Short Sale Transactions
A Short Sale Can Help You to Avoid a Forclosure
A short sale occurs when the proceeds from the sale of a house fall short of what the owner still owes on the mortgage. Many lenders will agree to accept the proceeds of a short sale and forgive the rest of what is owed on the mortgage when the owner cannot make the mortgage payments.
As a result, the lender can avoid a lengthy and costly foreclosure by taking a short sale, and the owner can pay off the loan for less than what they owe. The attorneys Taub & Bogaty PLLC are experienced in successfully negotiating a short sale.
Short Sale May Be an Option if Can No Longer Afford Your Mortgage, but it Takes Time
A short sale may help a homeowner avoid foreclosure. The homeowner, due to economic hardship, can no longer pay their monthly mortgage payment. The primary options for such a homeowner are:
Discontinue paying the mortgage and ultimately lose the home through a foreclosure proceeding;
Seek relief from the debt by negotiating a short sale. A short sale avoids default and has less of a negative impact on the homeowner's credit than a foreclosure.
When a lender agrees to a short sale, it means that they are willing to release their lien against the property for less than the outstanding mortgage amount and allow the deal to occur. The incentive for the lender to agree to a short sale is to avoid foreclosing on the premises because foreclosure is an expensive and time-consuming process.
It is Best to Start the Short Sale Process Before a Foreclosure Procedure Starts
On average, the foreclosure process takes more than a year to complete. Over this period, the lender will have to retain an attorney to pursue the foreclosure action and repossess the property.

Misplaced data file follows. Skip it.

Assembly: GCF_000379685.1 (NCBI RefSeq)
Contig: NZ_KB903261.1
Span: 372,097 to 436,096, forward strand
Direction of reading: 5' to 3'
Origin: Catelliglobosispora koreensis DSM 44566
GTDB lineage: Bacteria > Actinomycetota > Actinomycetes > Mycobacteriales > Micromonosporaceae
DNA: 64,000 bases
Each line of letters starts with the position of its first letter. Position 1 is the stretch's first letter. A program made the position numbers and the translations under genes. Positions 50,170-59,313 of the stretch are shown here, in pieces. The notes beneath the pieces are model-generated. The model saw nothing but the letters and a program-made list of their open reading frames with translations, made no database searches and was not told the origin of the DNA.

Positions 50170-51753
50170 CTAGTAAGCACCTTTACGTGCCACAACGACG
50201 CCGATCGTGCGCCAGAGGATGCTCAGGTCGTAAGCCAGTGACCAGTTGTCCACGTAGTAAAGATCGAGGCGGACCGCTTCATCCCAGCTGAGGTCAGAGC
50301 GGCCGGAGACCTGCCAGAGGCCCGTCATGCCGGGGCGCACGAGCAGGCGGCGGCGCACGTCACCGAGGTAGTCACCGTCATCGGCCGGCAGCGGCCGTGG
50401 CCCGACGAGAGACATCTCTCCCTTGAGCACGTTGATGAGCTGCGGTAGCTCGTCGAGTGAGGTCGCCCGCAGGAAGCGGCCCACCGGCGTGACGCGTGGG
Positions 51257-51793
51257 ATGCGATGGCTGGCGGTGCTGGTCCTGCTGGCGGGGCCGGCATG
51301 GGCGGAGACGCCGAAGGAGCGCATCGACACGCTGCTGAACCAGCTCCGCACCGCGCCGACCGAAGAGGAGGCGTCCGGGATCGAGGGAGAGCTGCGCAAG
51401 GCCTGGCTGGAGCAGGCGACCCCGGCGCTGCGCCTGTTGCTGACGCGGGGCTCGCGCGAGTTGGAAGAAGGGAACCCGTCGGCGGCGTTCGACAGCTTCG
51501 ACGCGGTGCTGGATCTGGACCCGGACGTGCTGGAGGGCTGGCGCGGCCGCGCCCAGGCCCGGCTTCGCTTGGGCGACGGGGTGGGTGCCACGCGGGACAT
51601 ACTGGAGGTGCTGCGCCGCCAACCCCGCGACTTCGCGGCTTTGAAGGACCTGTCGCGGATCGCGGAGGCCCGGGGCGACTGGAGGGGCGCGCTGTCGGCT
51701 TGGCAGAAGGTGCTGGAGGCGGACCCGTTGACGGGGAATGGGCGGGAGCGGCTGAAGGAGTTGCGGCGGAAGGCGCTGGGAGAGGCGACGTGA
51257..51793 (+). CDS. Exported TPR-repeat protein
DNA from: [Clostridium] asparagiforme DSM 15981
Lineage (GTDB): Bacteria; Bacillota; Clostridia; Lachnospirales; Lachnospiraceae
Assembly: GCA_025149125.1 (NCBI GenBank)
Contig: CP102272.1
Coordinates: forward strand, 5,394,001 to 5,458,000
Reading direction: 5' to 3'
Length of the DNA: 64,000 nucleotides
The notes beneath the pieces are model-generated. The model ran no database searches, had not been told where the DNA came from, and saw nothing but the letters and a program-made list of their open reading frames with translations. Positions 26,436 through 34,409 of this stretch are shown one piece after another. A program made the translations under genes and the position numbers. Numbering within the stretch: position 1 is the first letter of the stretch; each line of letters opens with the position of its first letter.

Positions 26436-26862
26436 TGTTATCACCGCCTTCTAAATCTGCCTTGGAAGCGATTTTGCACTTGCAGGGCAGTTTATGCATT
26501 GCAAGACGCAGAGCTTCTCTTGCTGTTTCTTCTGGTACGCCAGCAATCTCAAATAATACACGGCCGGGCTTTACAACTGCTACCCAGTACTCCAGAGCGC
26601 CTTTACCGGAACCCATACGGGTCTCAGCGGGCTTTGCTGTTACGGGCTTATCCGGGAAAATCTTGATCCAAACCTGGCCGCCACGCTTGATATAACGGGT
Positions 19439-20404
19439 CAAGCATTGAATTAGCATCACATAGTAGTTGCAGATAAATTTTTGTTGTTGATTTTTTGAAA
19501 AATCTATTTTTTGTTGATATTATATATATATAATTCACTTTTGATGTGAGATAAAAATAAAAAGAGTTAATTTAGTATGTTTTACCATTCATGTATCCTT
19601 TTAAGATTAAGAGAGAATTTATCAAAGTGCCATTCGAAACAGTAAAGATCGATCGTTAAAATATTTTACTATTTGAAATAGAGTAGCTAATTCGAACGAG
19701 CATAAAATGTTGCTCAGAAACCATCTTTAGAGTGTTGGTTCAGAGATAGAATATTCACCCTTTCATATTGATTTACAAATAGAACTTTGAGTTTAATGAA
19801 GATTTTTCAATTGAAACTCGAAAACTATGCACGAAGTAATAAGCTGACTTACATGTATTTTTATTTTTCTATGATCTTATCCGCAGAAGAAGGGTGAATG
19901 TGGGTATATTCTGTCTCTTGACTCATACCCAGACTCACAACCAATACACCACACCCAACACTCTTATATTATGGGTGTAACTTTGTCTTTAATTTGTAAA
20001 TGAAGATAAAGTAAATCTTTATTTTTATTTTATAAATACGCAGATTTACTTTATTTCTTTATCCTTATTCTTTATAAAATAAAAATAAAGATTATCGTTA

The process of repossessing the property, overcoming legal hurdles in court, finding a purchaser, and selling the property can cost the lender tens of thousands of dollars. Especially if the homeowner vigorously defends the foreclosure. The bank can avoid all the time and expense associated with foreclosure by agreeing to a short sale.
The homeowner does not have to be delinquent in their mortgage payments to begin negotiating a short sale. Ideally, the owner should retain a real estate lawyer as soon as they anticipate an inability to make mortgage payments. Unfortunately, however, most homeowners begin short sale negotiations only after they have missed some payments or foreclosure proceedings have begun.
The bank will continue to seek repossession of the property while the owner is seeking a short sale. It is not until the short sale is negotiated and closed when the foreclosure proceeding ends.
A short sale is more complicated than the average real estate closing. The complexities of a short sale make it vital for you to hire an experienced short sale attorney to negotiate and act as a buffer between you and the lender.